Excellent introductions are provided in textbooks such as those of Spitzer (1978), Aller (1984) or Osterbrock (1989). Here, we simply emphasize the properties to bear in mind when dealing with abundance determinations.
1.1. Ionization and recombination
1.1.1. Global ionization budget
Consider a source of photons surrounded by a cloud of nebular gas. The gas particles are ionized by those photons with energies above the ionization threshold. Once ionized, the particles tend to recombine with the free electrons, and an equilibrium stage is eventually established in which the rate of ionization equals the rate of recombination for each species.
Closer to the source, the density of ionizing photons is larger, therefore the resulting ionization state of the gas is higher. If there is enough nebular matter, all the ionizing photons can be absorbed, producing an ionization bounded nebula. If not, the nebula is called density bounded.
It is the most abundant species, (H and He in general, but this could be C, N, O in hydrogen-poor material) which absorb most of the Lyman continuum photons from the ionizing source, and thus define the size of the ionized region in the ionization bounded case.
In an ionization bounded nebula purely composed of hydrogen, the total number of recombinations per unit time balances the total number of photons with energies above 13.6 eV emitted per unit time either by the star, or during recombination to the ground level. One has:
where Q(H0) is the total number of photons with energies above 13.6 eV emitted by the star per second; n(H+) is the number density of H ions, ne is the electron density, is the volume filling factor of the nebular gas; 1(H, Te) is the H recombination coefficient to the ground level while tot(H, Te) is the total H recombination coefficient, which are both roughly inversely proportional to the electron temperature Te. The integrations are performed over the nebular volume.
In the case of a constant density nebula with constant filling factor, the radius of the ionized region, or Strömgren radius is then:
where B(H, Te) is the H recombination coefficient to the excited states (in this equation, Te represents an average electron temperature of the nebula). The thickness of the transition region between the fully ionized zone and the neutral zone is approximately one mean free path of an ionizing photon d = 1/n(H0) , where is the hydrogen photoionization cross section at the typical frequency of the photons reaching the ionization front. This thickness is generally much smaller than the size of the nebula and justifies the concept of a Strömgren sphere. There are however cases when the transition region might be extended, such as in diffuse media or when the ionizing radiation field contains a large amount of X-ray photons (which are less efficiently absorbed by hydrogen).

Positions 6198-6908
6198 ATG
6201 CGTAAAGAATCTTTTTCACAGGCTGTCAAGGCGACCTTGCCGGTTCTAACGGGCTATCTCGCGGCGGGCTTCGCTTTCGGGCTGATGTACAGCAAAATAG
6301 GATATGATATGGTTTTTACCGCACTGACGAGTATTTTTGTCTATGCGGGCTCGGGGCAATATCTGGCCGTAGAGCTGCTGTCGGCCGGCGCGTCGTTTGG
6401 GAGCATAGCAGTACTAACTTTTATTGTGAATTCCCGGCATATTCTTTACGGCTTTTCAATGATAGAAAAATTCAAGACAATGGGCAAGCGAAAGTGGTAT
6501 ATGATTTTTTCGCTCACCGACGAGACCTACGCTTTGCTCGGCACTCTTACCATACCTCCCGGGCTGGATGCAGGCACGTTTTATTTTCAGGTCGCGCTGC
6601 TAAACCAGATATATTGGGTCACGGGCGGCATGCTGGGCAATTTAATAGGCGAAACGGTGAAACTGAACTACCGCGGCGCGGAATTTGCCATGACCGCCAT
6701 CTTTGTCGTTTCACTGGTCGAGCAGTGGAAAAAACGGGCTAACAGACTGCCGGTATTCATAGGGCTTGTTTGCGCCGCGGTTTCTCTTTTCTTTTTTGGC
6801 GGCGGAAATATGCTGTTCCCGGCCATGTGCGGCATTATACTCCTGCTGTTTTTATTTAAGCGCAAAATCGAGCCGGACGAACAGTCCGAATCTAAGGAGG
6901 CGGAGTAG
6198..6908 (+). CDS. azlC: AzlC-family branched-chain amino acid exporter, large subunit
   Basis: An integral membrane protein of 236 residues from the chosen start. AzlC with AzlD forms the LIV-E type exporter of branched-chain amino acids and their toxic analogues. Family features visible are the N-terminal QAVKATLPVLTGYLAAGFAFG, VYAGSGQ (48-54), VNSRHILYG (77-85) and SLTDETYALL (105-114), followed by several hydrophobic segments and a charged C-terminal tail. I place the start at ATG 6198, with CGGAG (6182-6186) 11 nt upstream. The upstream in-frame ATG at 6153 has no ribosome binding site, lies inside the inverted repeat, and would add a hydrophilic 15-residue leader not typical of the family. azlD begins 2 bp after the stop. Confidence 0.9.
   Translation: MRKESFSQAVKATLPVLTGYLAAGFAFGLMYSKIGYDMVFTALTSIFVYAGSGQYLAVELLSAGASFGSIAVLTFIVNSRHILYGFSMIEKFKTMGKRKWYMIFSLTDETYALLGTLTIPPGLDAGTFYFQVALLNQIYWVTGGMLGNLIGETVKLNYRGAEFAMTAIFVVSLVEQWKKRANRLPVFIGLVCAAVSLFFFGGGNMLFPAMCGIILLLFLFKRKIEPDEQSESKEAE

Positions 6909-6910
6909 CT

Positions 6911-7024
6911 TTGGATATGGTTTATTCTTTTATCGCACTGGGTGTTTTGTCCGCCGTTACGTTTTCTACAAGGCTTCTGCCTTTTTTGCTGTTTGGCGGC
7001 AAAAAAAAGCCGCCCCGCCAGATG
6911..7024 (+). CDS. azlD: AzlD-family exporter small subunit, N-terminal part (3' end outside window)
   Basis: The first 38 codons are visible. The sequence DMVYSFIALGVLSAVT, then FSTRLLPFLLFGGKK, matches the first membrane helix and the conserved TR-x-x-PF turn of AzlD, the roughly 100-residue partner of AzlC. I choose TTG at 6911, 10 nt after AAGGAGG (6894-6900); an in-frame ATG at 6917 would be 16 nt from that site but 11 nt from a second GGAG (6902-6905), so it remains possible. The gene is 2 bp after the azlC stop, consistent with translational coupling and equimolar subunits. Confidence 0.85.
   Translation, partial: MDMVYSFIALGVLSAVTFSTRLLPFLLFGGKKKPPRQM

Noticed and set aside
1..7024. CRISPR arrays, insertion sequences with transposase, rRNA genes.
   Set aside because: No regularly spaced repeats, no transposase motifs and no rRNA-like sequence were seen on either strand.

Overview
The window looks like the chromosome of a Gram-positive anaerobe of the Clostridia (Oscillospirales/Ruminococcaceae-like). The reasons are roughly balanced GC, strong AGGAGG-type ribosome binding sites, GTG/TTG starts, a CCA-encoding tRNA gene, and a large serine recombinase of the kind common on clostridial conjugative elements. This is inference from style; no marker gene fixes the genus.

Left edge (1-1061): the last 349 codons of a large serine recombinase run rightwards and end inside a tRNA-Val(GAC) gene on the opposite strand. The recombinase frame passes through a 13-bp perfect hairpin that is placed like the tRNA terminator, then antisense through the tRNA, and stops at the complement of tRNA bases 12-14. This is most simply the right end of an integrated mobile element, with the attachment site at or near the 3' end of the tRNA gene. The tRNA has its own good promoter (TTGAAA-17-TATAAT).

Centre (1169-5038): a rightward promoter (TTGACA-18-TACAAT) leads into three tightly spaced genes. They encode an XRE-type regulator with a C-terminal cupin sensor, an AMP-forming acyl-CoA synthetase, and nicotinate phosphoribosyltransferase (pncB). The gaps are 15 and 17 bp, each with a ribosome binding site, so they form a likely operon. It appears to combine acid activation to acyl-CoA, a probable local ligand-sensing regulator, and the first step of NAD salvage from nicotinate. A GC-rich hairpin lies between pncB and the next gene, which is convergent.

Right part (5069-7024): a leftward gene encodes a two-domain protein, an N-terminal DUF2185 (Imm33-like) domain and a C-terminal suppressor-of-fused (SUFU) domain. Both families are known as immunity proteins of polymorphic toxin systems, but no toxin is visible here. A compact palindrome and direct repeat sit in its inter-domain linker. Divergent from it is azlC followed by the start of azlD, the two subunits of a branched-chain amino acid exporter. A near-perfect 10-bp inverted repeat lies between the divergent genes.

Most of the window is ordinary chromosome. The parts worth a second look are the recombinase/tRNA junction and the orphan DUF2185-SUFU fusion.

During the recombination process captures to the excited levels decay to lower levels by radiative transitions. The total luminosity of the H line is thus
where jH(Te) is the emission coefficient of H and is roughly proportional to B(H). Therefore the total luminosity in H in an ionization bounded nebula is a direct measure of Q(H0). At Te = 104 K, it is given by:
In the case of a density bounded nebula, though, some ionizing photons escape and L(H) is then given by:
where Mneb is the nebular mass in solar units and < n > is defined as:
assuming that in the nebula n(H+) = ne = n(H) n.
Thus, in the density bounded case, the total H luminosity does not say anything about Q(H0), except that Q(H0) has to be larger than the value required to obtain the observed luminosity in H. For a given total nebular mass, LH is larger for denser nebulae, since recombinations are then more frequent.
For nebulae composed of pure hydrogen, the maximum ionizable mass of gas for a given value of Q(H0) is, at Te = 104 K:
The following table gives the values of Mion for a typical PN, an H II region ionized by an O7 star, and a giant H II region ionized by a cluster of stars representing a total mass of 104 M (a Salpeter mass function is assumed and the star masses range between 1 and 100 M).
|n = 102 cm-3||n = 104 cm-3|
|planetary nebula||31047 ph s-1||0.6 M||10 M||10-1 M|
|single star H II region||31048 ph s-1||30 M||102 M||1 M|
|giant H II region||31050 ph s-1||104 M||104 M||102 M|
The surface brightness of an object is an important parameter from the observational point of view. Indeed, for extended objects, it determines the detectability or the quality of the spectra. For illustrative purposes, let us consider here the simple case of an homogeneous sphere and define:
where FH is the observed H flux, is the angular radius of the nebula and Rneb its physical radius. With the help of the previous equations one obtains for the ionization bounded case:
and for the density bounded case:
Thus better data will be obtainable for objects of higher densities, and objects with higher Mneb or Q(H0).
The number fractions of He and heavy elements (C, N, O...) (1) in real nebulae are about 10% and 0.1% respectively. Helium, although ten times less abundant than hydrogen, is the dominant source of absorption of photons at energies above 24.4 eV. For order of magnitudes estimates, however, the formulae given above can still be used, since each recombination of He roughly produces one photon that can subsequently be absorbed only by hydrogen. The same remark generally holds for photons above 54.4 eV in the spectra of PNe with hot nuclei (see however Stasinska & Tylenda 1986). Naturally, for detailed studies, a photoionization modelling is necessary that takes into account properly the transfer of the photons arising from the recombination to He0 and He+.
1 It is a tradition in nebular studies, to refer to elements other than H and He as "heavy elements" or "metals". Back.